Silas Marner: Silas Marner is the protagonist in the novel. He is a weaver who lives in Reveloe as a stranger. The villagers see him as an odd fellow because he is a recluse who suffers occasionally from cataleptic fits and has knowledge of the herbs. He is forced to relocate to Reveloe because he was betrayed by his friend, accused falsely and based on the accusation, he lost his fiancée and his faith. He becomes obsessed with the money he makes from his work which he hoards and counts every night. Physically, he is bent from his work at the loom, has strange and frightening eyes, and generally looks much older than his years. However he is very kind hearted, honest and loving. This is reflected in his adoption of a little girl who walked into his house and brings her up as Eppie. The novelist, through Marner’s relationship with Eppie presents a portrait of an ideal family and home where love and sacrifice reign supreme. Thus, Marner who is seen initially as an outcast becomes the most exemplary citizen in the community.
Eppie: Eppie is another important character in the novel. She is the product of the secret marriage between Molly and Godfrey Cass and walked into Silas Marner’s cottage on a cold winter’s night when her mother died in the snow. She is a humble, beautiful and loving young lady who is content with her class. She therefore rejects the life of affluence and higher social class offered by her legitimate father. She loves flowers and animals and is presented as a near-perfect being and her sense of wisdom is worthy of emulation. In the end she marries Aaron and is happy because she is still close to Silas.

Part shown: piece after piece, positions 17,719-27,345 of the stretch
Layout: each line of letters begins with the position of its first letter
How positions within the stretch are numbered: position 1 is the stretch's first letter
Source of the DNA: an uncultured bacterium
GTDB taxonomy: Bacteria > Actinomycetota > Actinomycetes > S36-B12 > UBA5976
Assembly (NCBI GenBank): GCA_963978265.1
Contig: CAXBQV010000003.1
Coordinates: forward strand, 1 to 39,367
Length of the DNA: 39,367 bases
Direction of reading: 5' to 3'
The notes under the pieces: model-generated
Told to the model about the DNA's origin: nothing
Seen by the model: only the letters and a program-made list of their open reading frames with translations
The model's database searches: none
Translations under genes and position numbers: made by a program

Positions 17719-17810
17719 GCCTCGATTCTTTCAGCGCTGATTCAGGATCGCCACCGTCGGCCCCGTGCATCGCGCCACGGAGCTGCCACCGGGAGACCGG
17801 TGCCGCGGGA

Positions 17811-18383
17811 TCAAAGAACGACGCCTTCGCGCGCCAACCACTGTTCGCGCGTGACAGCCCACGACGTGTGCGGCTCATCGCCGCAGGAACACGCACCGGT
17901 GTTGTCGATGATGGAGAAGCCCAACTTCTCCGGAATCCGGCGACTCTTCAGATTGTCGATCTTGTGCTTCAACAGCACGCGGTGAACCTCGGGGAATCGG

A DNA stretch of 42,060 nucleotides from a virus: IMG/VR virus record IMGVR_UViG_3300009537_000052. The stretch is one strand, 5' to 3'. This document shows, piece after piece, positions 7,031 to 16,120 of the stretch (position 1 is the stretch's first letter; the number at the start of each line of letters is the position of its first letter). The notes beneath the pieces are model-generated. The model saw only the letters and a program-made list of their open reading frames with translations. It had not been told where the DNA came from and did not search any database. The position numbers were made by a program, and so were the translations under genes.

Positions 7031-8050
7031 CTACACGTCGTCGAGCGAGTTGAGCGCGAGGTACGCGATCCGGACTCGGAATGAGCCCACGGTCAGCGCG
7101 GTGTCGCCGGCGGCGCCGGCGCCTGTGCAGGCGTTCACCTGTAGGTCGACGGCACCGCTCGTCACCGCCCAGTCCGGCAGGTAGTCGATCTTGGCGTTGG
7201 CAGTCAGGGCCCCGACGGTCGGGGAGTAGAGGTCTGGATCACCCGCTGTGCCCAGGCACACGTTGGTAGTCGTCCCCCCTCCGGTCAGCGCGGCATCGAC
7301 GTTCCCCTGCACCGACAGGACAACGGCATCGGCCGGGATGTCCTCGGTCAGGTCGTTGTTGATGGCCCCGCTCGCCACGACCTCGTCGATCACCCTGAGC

Godfrey Cass: Godfrey is the eldest son of Squire Cass and the heir to the Cass estate.
He is a good-natured young man, but not strong-willed and so is usually swayed in his decisions and sometimes he acts out selfish interests. For instance, he keeps his marriage to the opium addict, Molly Farren, secret because he is afraid that his father will disown him if the truth is known yet later, he wants to claim the product of that marriage Eppie, when he could not have another child in his new marriage. He is presented as a passive character whose “endless waffling and indecisiveness stem entirely from selfishness” (Stedman 1996, 32) His younger brother, Dunstan, knows about his secret marriage and uses it to blackmail him constantly. However when Dunstan and Molly die he becomes apprehensive, confesses and decides to take care of his daughter but Eppie is content with Silas so turns down the offer.
Squire Cass: Squire Cass is the wealthiest man in Reveloe, and his two eldest sons are Godfrey and Dunstan, or Dunsey. He is a tall stout man of sixty with a hard face and a weak mouth. He is a widower who could not train his children well. He enjoys the company of his gentry class especially at the Rainbow. He does not take proper care of himself especially in terms of dressing but has an air of authority and his statements are considered irrevocable. He enjoys playing host to visitors especially on the eve of a new year. The novelist seems to infer that the absence of a mother in his household contributes to the recklessness and indiscipline of his children.